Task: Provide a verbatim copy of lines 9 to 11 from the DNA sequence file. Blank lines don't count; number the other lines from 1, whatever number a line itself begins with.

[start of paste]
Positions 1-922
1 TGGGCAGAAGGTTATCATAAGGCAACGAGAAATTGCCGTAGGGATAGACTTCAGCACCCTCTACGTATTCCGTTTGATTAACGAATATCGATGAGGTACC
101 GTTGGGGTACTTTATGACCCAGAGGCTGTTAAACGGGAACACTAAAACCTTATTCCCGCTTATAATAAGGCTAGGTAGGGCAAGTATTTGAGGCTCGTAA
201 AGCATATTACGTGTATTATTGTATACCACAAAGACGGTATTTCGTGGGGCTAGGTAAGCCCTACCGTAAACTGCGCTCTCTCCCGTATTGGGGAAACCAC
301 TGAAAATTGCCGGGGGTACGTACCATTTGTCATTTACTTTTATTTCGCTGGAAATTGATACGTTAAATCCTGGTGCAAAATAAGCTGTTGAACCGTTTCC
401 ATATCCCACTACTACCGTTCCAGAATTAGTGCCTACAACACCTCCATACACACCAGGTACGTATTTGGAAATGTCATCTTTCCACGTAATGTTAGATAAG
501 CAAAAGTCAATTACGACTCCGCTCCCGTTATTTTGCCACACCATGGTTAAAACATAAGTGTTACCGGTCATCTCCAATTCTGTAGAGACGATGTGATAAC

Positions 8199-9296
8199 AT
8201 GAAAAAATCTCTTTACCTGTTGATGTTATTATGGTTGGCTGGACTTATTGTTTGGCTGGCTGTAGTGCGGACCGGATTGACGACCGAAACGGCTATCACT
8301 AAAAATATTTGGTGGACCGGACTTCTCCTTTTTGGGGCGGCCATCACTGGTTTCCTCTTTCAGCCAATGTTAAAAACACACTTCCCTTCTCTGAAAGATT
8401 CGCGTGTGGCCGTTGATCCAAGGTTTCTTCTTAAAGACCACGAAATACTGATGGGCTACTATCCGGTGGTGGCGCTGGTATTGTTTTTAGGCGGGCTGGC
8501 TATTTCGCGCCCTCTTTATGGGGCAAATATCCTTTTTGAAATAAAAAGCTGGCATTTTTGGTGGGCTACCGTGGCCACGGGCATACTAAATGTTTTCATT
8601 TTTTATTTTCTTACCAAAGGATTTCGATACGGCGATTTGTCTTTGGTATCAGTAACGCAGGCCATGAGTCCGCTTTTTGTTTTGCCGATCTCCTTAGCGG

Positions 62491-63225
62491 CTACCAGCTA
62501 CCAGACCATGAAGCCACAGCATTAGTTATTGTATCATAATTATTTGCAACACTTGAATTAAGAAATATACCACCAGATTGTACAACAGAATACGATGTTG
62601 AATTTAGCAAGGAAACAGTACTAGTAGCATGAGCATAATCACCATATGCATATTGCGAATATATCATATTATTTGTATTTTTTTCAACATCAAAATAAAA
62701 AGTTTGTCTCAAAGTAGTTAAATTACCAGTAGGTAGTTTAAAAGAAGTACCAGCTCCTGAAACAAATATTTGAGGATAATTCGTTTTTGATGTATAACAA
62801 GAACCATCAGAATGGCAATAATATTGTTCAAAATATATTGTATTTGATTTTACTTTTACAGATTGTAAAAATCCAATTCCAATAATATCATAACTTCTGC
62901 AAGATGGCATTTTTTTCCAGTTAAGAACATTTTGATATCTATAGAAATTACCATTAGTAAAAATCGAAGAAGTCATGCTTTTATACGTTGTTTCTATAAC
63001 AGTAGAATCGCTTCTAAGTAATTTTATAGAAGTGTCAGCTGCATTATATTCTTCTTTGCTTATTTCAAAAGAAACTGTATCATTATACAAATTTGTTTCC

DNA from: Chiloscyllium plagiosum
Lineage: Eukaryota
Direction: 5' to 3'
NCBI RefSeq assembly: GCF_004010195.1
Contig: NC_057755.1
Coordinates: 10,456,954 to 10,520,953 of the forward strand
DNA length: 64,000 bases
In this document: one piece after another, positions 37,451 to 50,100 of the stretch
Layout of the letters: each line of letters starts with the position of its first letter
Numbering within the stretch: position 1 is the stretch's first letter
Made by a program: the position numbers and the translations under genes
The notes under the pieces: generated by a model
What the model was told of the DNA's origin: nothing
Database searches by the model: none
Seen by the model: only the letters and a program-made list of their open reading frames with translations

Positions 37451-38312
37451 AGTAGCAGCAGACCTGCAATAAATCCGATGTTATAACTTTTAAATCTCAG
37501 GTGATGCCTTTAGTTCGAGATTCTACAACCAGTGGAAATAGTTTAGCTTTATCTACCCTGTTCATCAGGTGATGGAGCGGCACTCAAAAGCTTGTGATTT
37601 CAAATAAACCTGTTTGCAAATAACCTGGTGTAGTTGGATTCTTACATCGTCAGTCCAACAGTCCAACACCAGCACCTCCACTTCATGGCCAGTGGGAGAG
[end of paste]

8199 AT
8201 GAAAAAATCTCTTTACCTGTTGATGTTATTATGGTTGGCTGGACTTATTGTTTGGCTGGCTGTAGTGCGGACCGGATTGACGACCGAAACGGCTATCACT
8301 AAAAATATTTGGTGGACCGGACTTCTCCTTTTTGGGGCGGCCATCACTGGTTTCCTCTTTCAGCCAATGTTAAAAACACACTTCCCTTCTCTGAAAGATT